NEW YORK (MainStreet) -- Whether you agree with the Supreme Court’s ruling last week on health care reform or not, there’s no doubt that health care costs are rising, and that trend won’t likely abate even as health care reform takes full effect by 2014.
According to a new study on medical costs by New York City-based Towers Watson, health care costs are rising at “double digit levels” around the world.
The Towers survey focuses on employer medical coverage costs and tracks 237 leading medical insurers in 48 countries. The survey found that the cost of employee medical benefits on a global basis is estimated to rise by 9.6% this year, compared to 9.8% in 2011, and 10.2% in 2009. Towers says that medical costs are expected to swell to double-digit figures in four of five key global regions (including the U.S.), with only Europe seeing stabilized health care cost levels.
The Towers study also concludes that wellness programs are one key area companies are looking at to curb employee health care costs. That’s a big deal to consumers –- if companies and corporations are getting whacked by higher medical costs, they will invariably pass those higher costs on to employees in the form of higher health care plan premiums and fees.
“The news is not all gloom and doom. Across all regions, we are seeing projections increase at a slower rate than in the recent past — perhaps evidence of the global economic slowdown,” notes Francis Coleman, director of international consulting at Towers Watson. “Nevertheless, with trend rates expected to continue rising, even if less quickly, employers will be compelled to look for innovative solutions to manage their medical costs. In particular, many will investigate how a strategy of holistic health promotion can help curb long-term costs effectively.”
For consumers, the trick is to cut health care costs where they can, then take advantage of any wellness programs their employer offers.
Consumer finance advocate Andrea Woroch, who offers regular commentary on personal finance issues on her website, recently shared a useful list of strategies to curb medical costs. A few of those tips are included below:
• Negotiate Your Bills: While providers are less likely to negotiate if you're covered by insurance, those without have a good chance of bringing their bills down by 10% to 20%. You can also save by paying cash.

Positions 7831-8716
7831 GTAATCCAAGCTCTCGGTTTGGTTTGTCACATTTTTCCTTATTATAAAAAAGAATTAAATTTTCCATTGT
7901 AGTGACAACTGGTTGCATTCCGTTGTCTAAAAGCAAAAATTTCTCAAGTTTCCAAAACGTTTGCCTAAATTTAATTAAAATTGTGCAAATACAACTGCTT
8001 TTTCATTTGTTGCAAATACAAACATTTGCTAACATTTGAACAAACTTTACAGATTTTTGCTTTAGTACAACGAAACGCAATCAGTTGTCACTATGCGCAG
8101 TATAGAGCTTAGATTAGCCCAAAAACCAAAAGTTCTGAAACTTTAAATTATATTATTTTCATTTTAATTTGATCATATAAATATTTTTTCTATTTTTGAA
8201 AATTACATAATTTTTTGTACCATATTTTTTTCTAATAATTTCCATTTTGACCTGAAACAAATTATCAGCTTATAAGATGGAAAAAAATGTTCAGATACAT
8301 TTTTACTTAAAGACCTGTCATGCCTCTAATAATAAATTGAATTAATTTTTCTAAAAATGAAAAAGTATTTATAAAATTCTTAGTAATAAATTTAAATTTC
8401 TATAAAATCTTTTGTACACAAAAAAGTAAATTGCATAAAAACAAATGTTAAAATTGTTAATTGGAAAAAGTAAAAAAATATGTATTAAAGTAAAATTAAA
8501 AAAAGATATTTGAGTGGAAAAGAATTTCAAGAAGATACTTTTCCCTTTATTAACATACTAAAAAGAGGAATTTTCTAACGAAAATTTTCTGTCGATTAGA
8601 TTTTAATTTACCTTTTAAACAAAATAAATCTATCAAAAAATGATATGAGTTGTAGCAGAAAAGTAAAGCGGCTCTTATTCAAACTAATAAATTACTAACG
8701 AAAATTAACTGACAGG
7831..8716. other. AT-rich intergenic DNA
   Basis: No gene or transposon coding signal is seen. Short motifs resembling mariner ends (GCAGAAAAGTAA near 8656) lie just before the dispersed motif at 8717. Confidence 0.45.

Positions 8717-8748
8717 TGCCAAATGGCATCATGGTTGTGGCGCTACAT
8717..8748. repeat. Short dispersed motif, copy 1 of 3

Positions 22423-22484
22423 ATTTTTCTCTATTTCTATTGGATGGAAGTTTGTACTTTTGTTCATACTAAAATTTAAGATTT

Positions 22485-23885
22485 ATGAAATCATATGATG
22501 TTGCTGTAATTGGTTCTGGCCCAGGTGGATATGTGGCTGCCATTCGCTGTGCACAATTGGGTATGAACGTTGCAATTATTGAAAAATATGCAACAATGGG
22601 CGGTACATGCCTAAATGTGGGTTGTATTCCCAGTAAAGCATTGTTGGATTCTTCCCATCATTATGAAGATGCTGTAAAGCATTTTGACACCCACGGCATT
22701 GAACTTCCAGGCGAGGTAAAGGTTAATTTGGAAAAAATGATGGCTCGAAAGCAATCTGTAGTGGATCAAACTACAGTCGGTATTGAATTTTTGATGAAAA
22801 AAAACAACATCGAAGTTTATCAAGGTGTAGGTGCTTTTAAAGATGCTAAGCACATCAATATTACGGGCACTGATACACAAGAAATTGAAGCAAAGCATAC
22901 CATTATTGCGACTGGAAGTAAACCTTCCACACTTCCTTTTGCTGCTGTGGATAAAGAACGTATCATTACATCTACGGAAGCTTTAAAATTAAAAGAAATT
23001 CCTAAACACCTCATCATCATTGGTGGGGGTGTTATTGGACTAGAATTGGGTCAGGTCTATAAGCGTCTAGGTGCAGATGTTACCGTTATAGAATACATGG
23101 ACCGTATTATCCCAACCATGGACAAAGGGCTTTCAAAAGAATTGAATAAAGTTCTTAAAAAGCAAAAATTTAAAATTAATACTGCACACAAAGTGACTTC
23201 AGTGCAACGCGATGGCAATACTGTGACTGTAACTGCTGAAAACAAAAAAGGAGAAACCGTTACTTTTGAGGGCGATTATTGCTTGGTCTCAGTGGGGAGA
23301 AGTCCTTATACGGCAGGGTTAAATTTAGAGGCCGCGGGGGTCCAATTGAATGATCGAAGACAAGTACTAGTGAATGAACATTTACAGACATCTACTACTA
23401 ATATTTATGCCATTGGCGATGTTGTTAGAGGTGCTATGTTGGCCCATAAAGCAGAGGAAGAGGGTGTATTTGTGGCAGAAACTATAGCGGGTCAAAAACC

• Ask For Time: Rather than pay a bill with a credit card, ask the provider to extend the time you have to pay. They may charge interest, but it's likely to be far lower than that of a credit card. Make sure you ask BEFORE receiving the service, however. You'll likely have to sign a form saying you'll pay either up front (if without insurance) or within a prescribed period of time.
• Scrutinize Your Medical Bill: Experts estimate that eight out of 10 medical bills may have some sort of error, so it pays to ask for the full bill and check it for inaccuracies. Do the same with the explanation of benefits from your health insurance agency. This particularly applies to long hospital stays.
• Use Coupons for OTC Meds: In the world of medical costs, every little bit counts. Look for online offers and printable coupons to Walgreens and other drugstores from such sites as CouponSherpa.com. You may find ordering online gives you additional savings, especially if you live a great distance from the nearest store or have trouble getting around.
• Bring Drugs From Home: You can often bring prescriptions from home when staying at a hospital. While you'll have to turn these meds over to the nurse so they can regulate dosage, this method provides enormous savings over the mark-ups charged by hospitals.
• Shop Costco: Costco isn't just for bulk toilet paper. The warehouse-store chain is working with Aetna to offer five health plans that include major medical and dental benefits. The program is presently available in Arizona, Connecticut, Georgia, Illinois, Michigan, Nevada, Pennsylvania, Texas and Virginia.
Woroch also advises using a spreadsheet to keep tabs on your health care spending on a regular basis. You may even qualify for a tax deduction.
No doubt, health care costs are an uphill climb for employers and consumers. The key for the latter group is to take full advantage of those employer wellness programs, and to take a page out of Woroch’s book to cut personal healthcare expenses.
You’ll feel better, and your bank account will look healthier, too.